New research from digital global community ISACA shows significant gaps between what enterprises are doing now and what they should be doing to establish leadership and earn customer trust in the future digital ecosystem in the race toward digital transformation.
The organization’s new State of Digital Trust 2022 report defines digital trust as the confidence in the integrity of relationships, interactions and transactions among providers and consumers within an associated digital ecosystem.
While 98 percent of respondents say that digital trust is important, only 12 percent of their organizations have a dedicated staff role for digital trust. Looking ahead, 82 percent say digital trust will be even more important in five years, yet only 29 percent offer staff digital trust training.
“Digital trust is the bedrock of business relationships, and is critical for strategic digital transformation,” said David Samuelson, chief executive officer at ISACA, in a news release. “Innovation, market leadership and financial performance rely heavily on trust that must be earned every day.”
Organizations with low digital trust experience reputation decline (62 percent), more privacy breaches (60 percent), more cybersecurity incidents (59 percent), lost customers (56 percent), less reliable data for decisions (53 percent), negative revenue impact (43 percent) and slower innovation (36 percent).
The most significant obstacles to digital trust are lack of skills and training (53 percent), lack of alignment with enterprise goals (44 percent), lack of leadership buy-in (42 percent), lack of budget (41 percent) and lack of technological resources (40 percent).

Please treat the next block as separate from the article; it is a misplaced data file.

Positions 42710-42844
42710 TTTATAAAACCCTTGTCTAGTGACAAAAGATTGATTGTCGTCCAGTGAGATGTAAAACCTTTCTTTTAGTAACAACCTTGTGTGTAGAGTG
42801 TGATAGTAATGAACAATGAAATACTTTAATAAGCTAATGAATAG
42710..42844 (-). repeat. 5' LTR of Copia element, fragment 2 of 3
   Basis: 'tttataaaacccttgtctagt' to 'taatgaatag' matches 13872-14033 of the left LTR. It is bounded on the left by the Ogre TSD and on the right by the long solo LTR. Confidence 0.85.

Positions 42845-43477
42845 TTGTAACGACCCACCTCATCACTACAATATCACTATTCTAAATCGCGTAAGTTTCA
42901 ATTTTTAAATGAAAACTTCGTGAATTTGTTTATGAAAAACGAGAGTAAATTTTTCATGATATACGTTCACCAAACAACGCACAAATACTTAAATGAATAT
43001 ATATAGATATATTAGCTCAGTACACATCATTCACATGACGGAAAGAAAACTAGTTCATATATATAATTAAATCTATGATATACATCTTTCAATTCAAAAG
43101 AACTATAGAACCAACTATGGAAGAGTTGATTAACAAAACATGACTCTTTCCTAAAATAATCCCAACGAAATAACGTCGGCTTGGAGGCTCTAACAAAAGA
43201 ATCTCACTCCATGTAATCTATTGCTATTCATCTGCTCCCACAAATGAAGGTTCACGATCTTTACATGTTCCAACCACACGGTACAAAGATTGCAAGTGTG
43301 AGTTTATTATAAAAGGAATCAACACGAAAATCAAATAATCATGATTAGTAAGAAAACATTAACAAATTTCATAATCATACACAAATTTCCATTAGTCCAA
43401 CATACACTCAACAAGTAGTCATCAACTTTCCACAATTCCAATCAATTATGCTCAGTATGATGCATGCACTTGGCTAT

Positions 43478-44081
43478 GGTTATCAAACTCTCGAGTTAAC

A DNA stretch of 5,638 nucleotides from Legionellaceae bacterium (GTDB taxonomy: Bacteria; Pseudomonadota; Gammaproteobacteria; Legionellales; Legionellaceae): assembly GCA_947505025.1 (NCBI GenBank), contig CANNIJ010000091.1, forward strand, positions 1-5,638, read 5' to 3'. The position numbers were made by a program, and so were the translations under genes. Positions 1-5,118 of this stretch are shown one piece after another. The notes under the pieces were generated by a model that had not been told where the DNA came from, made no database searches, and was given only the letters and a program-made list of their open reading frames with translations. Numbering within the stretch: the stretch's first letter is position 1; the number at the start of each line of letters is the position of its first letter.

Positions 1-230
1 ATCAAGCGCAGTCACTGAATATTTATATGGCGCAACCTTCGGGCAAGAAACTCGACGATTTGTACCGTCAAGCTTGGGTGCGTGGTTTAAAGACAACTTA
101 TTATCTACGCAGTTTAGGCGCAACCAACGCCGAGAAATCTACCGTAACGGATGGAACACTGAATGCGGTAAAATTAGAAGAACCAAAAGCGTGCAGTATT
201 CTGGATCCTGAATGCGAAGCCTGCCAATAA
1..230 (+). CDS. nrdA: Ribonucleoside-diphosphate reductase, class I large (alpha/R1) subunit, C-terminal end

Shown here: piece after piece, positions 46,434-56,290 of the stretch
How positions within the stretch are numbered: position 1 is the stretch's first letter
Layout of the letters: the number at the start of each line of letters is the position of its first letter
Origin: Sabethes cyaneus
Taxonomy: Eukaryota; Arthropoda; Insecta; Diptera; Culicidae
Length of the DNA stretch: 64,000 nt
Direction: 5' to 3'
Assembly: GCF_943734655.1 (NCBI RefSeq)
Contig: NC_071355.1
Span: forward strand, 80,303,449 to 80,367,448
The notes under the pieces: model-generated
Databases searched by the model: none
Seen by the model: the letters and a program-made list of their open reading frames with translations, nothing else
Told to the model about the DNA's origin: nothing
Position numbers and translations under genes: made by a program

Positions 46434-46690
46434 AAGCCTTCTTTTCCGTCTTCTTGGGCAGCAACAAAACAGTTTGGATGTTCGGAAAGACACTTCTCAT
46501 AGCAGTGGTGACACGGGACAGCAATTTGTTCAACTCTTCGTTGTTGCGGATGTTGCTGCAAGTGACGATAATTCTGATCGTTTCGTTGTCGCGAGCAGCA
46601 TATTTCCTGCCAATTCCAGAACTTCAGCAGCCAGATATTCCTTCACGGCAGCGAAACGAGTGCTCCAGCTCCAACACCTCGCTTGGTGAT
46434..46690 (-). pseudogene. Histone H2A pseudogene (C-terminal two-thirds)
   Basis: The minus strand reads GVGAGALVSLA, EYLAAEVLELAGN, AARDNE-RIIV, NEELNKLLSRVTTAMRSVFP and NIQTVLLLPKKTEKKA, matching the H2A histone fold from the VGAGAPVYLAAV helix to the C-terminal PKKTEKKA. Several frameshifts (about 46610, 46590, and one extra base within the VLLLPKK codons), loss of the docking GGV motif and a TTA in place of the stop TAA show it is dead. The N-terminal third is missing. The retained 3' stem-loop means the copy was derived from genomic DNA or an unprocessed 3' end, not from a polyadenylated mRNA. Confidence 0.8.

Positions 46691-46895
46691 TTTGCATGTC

“Digital trust is a currency that must be backed by a robust validation process,” said Matt Chiodi, chief trust officer at Cerby, and a member of ISACA’s Digital Trust Council, in the release. “Trust must be earned, which means that in everything an organization does, the end goal must be answering the question, ‘What can we do today to better earn the trust of our customers?’ Those organizations that continually ask this question and make executing on the answers a priority will win in the future—win in market share, profitability and engagement with employees and customers.”
Key benefits of having high levels of digital trust include:
- Positive reputation (66 percent)
- Fewer privacy breaches (58 percent)
- Fewer cybersecurity incidents (57 percent)
- Stronger customer loyalty (55 percent)
- Faster innovation (44 percent)
- Higher revenue (25 percent)
Respondents said the top three components of digital trust are security, data integrity and privacy, but only half agree there is sufficient collaboration among professionals in these and other digital trust fields.
Eighty-two percent say digital trust will be much more important in their organization and 28 percent say their organization will likely have a senior staff role dedicated to digital trust in five years.
The report offers insights from 2,755 international business and information technology professionals.